Commentary No : 2020 / 14
4 min read

In a review article published in the latest issue of Middle East Journal (Spring 2020), Professor Michael M. Gunter takes to task two Israeli scholars, Benny Morris and Dror Ze’evi, for the outright bias and double standard in their book The Thirty-Year Genocide: Turkey’s Destruction of Its Christian Minorities, 1894–1924.[1] This is a significant development, given both Professor Gunter’s reputation as a balanced scholar and Middle East Journal’s reputation as the leading journal in the field of the Middle East studies.

After a brief introduction, summarizing the contents and the scope of the book for the readers, Gunter moves on to the main theme of the book and lists the shortcomings of the authors’ study.  The authors fail to critically engage with their sources and, more importantly, they cannot substantiate their charges even on the basis of these biased sources. As Gunter writes:

“[D]espite their frequent assertions and implications, they fail to prove that the Ottoman authorities ordered these horrific deeds, as opposed to their resulting from the primitive state of Ottoman resources that led to what might be termed ‘criminal deaths’ due to local vendettas, robberies, neglect, starvation, etc. The authors also largely gloss over too blithely or simply ignore solid counterarguments and evidence that the Christians often gave as much as they received.”

Moreover, the author’s bundling of disparate and unrelated events and historical figures in an effort to the portray Turkey and the Turks as the invariable evil further shows the authors’ biases.  Professor Gunter admirably captures this double standard:

“if we are going to speak about a continuing genocide whose roots date back well before World War I, it is only fair to start with the deportations and mass killings of Muslims from the Balkans by the newly created Christian states, beginning with the Greek war of independence in the 1820s and followed by the ethnic cleansing of the Caucasus in 1864, Bulgaria in 1877–78, and present-day northern Greece and Macedonia in 1912–13. In this period several million Muslim refugees (known as muhacirler in Turkish) were deported to present-day Turkey or murdered in situ, a dynamic that helped lead to fear and hatred of Christians in Anatolia. In addition, the Serbian genocidal attacks against Bosnian Muslims in the 1990s might also be viewed as a modern-day continuation of these earlier acts.”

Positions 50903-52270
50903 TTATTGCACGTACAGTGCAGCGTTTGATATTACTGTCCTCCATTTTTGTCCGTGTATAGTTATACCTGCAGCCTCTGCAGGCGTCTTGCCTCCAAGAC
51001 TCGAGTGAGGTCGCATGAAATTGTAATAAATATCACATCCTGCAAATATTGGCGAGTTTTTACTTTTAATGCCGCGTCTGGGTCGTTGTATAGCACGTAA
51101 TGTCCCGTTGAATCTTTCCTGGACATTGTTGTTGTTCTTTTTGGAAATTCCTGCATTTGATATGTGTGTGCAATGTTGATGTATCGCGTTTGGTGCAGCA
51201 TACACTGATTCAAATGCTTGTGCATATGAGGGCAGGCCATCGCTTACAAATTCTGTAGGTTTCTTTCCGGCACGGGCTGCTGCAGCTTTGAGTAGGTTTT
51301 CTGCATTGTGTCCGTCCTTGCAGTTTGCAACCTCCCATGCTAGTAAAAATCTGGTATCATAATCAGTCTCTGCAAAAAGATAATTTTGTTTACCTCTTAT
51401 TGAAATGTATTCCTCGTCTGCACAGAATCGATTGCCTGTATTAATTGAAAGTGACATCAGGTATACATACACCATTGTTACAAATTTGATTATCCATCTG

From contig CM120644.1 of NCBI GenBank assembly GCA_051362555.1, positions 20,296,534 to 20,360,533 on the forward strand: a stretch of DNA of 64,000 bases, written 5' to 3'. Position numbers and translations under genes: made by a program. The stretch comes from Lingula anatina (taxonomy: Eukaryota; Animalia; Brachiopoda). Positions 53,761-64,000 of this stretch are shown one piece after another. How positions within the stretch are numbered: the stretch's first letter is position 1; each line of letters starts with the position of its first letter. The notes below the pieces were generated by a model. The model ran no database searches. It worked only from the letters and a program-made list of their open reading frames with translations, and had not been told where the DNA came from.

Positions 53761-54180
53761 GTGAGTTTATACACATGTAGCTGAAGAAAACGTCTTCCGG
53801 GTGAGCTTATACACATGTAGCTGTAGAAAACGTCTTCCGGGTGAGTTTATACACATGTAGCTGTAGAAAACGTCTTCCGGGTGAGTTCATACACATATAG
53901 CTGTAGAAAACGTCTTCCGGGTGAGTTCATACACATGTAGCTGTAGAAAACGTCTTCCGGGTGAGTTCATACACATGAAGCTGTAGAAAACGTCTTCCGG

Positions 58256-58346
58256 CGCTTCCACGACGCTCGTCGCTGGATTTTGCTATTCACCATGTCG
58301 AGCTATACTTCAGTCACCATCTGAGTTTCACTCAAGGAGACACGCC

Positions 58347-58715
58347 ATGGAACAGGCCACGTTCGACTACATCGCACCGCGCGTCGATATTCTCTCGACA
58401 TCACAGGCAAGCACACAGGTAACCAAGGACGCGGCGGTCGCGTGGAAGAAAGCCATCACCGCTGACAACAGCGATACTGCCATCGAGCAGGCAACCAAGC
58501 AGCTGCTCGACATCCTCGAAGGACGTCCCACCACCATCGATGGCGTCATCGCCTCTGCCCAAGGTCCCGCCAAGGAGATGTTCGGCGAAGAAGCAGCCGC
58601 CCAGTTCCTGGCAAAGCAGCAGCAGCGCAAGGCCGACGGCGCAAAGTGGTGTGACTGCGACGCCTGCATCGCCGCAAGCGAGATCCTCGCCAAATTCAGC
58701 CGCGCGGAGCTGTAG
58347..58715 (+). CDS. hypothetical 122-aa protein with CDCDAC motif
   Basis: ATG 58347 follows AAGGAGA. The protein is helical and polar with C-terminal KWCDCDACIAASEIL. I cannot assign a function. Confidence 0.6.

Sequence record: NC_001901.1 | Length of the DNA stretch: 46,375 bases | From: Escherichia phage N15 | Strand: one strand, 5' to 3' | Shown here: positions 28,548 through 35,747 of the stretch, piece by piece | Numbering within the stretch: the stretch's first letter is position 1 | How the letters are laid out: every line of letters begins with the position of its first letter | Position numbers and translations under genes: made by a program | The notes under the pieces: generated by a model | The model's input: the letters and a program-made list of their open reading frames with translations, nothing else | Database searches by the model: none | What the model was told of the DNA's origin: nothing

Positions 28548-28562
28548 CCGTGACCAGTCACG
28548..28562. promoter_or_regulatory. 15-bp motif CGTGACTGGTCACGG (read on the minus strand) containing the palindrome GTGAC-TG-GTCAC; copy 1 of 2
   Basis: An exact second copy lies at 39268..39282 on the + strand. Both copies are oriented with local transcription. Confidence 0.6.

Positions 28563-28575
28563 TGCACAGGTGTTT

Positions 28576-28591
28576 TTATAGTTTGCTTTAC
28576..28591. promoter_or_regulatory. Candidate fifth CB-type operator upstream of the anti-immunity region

Gunter similarly notes the authors’ selective discussion of the topics, ignoring historical context and contingency and thus misrepresenting the chain of events leading to the catastrophic periods in history. He notes for example that the two authors clearly ignore the well-known provocations carried out by the Armenian political committees in the events of the 1890s.  Likewise, the two authors fail to mention that upon gaining independence after the First World War, one of the first things that the newly found Armenian Republic did was to declare war on Azerbaijan, Georgia, and Turkey in order to gain more territory, yet they declare the Turkish victory over the Armenian Republic as a “renewed genocide.” A similar double standard is also visible in the authors’ discussion of the Greek invasion of western Anatolia as Gunter observes:

“Moreover, to term Mustafa Kemal’s desperate and heroic existential struggle against the ethnic cleansing perpetrated by the invading Greeks that began in 1919 with British support and that drove to within 50 miles of Ankara in central Anatolia before finally being halted and pushed back into the sea a “genocide” is a revealing example of the authors’ biases. Further ignored is Mustafa Kemal’s magnanimous refusal to trample upon an enormous Greek flag his troops threw before him after he retook Smyrna from the invading Greeks. Instead, the founder of the modern Republic of Turkey used his victory to commence a reconciliation with Greece and its prime minister, Eleftherios Venizelos.”

Michael M. Gunter ends his article with the hope that his review will encourage further and more balanced research on the Armenian Question and concludes that this book deserves a cautious reading  due to its “one-sided … damning diatribes against the Turks” and its being “an example of misguided Orientalism.”


*Photo: Professor Michael M. Gunter


[1] Benny Morris and Dror Ze’evi, The Thirty-Year Genocide: Turkey’s Destruction of Its Christian Minorities, 1894–1924 (London: Harvard University Press, 2019), ISBN-13: 978-0674916456.

© 2009-2024 Center for Eurasian Studies (AVİM) All Rights Reserved


No comments yet.